NEWTOWN, Connecticut (CNN) -- In a town still numb from an inexplicable massacre of children, relatives of the victims will meet with President Barack Obama on Sunday as he visits the city.The massacre in Newtown is the second-deadliest school shooting in U.S. history, behind the 2007 Virginia Tech shooting spree that left 32 dead.
"Stuff like this does not happen in Newtown," said Renee Burn, a teacher at another school in the town, which is roughly 75 miles northeast of New York.
Until Friday, only one homicide in 10 years had been reported in the upscale community of expansive homes surrounded by woods, where many residents commute to jobs in Manhattan and the nearby Connecticut cities of Stamford and Hartford.
Gene Rosen, who lives near the Sandy Hook school, told CNN affiliate WFSB-TV in Hartford he was surprised when a group of young children ran onto his front lawn Friday. They mentioned a gun, and their teacher. Rosen called their parents. At the time, it wasn't clear how the children got to his house, or exactly what had happened.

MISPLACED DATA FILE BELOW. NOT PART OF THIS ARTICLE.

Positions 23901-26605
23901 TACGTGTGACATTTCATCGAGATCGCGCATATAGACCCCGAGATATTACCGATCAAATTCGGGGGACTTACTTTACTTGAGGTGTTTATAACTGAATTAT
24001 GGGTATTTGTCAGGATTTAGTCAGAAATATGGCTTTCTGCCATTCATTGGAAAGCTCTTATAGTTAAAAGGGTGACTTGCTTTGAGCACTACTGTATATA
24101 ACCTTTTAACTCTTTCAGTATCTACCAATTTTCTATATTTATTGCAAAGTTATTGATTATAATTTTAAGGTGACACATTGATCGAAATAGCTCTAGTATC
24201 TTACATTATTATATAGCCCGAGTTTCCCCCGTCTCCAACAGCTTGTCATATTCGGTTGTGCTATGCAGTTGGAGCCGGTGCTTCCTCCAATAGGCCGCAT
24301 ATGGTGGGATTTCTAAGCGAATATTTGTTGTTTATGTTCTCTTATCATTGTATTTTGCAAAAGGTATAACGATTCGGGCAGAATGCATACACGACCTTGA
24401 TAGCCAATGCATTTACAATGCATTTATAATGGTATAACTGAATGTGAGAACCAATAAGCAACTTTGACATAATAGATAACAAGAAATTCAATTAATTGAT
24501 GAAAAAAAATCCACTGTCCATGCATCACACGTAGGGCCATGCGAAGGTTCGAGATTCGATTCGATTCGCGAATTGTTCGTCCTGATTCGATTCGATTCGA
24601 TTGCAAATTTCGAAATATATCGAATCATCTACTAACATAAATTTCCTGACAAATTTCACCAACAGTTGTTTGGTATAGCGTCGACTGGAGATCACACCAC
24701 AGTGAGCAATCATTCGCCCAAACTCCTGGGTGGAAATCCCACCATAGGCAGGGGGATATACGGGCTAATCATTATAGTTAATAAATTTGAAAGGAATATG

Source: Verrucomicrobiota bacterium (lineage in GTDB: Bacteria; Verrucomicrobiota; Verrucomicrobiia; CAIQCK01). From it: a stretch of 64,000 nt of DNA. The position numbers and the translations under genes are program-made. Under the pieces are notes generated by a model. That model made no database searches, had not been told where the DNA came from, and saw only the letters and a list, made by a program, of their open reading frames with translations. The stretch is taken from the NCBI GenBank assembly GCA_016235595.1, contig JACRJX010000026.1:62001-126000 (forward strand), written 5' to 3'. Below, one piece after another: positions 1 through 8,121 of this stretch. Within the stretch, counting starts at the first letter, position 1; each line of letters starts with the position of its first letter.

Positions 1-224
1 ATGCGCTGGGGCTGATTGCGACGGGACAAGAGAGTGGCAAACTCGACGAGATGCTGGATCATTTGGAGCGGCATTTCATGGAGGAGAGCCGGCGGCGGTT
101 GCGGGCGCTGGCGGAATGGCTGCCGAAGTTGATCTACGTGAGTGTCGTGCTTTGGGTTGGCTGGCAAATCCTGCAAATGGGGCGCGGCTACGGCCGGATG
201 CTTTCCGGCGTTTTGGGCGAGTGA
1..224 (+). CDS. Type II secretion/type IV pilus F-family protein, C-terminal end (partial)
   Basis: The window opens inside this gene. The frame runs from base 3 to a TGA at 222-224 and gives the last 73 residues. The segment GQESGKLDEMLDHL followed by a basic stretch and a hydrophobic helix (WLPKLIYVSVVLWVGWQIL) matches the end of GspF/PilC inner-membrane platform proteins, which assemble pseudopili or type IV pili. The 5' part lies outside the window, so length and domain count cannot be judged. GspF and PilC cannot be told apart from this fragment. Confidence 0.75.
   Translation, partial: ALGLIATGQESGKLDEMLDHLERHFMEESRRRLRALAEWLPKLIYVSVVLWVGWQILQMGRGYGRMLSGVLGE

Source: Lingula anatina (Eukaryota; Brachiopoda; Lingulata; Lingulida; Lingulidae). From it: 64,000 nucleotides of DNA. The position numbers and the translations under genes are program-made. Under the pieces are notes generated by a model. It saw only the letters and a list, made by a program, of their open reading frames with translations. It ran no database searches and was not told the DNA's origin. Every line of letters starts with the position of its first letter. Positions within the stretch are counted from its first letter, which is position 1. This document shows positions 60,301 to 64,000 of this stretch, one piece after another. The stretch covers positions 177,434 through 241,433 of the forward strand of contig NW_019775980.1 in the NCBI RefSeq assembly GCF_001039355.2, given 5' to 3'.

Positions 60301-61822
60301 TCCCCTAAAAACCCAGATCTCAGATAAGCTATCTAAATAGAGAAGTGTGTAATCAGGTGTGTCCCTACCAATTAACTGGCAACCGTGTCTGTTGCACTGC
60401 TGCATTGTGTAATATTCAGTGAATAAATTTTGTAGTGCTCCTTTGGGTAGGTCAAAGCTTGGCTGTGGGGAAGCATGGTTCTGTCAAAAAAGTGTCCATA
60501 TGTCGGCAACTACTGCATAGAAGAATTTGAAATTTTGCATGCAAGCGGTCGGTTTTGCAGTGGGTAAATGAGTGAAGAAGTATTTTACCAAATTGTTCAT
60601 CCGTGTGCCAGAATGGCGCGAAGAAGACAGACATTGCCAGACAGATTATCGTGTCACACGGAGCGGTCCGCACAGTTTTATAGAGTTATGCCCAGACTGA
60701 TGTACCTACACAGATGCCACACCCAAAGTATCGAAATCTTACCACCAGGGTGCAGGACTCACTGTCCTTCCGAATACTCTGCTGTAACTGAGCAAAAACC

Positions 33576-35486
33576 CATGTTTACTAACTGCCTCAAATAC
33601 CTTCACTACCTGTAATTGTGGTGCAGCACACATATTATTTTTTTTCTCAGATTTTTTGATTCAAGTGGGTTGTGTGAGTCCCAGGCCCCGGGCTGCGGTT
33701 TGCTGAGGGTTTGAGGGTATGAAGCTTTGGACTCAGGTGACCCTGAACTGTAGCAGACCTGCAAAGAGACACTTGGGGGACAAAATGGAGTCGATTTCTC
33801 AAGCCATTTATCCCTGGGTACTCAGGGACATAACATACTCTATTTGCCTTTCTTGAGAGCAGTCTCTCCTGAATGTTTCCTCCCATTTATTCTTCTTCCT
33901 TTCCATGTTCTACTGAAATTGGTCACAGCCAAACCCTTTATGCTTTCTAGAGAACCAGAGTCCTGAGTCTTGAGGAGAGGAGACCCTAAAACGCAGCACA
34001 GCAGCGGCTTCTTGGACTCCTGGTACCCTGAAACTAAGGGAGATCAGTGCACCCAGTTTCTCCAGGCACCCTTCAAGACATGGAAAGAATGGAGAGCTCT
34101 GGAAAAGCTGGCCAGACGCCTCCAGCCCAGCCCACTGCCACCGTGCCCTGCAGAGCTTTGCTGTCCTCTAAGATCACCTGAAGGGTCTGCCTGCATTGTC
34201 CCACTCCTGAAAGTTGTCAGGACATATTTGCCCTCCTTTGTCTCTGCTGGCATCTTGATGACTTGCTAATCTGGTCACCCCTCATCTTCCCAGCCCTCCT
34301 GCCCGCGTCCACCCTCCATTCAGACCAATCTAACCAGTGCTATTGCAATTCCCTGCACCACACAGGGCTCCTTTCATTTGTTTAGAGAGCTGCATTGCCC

Choking back tears, Rosen told the CNN affiliate that the children, ages 6 to 8, were clear about one thing: "They just said, 'I can't go back to that school.' "
CNN's Susan Candiotti reported from Newtown, Connecticut, and Holly Yan reported from Atlanta. CNN's Candy Crowley, Dana Ford, Meredith Artley, John King, Ashleigh Banfield, Joe Johns, Terry Frieden, Michael Martinez and Chuck Johnston contributed to this report.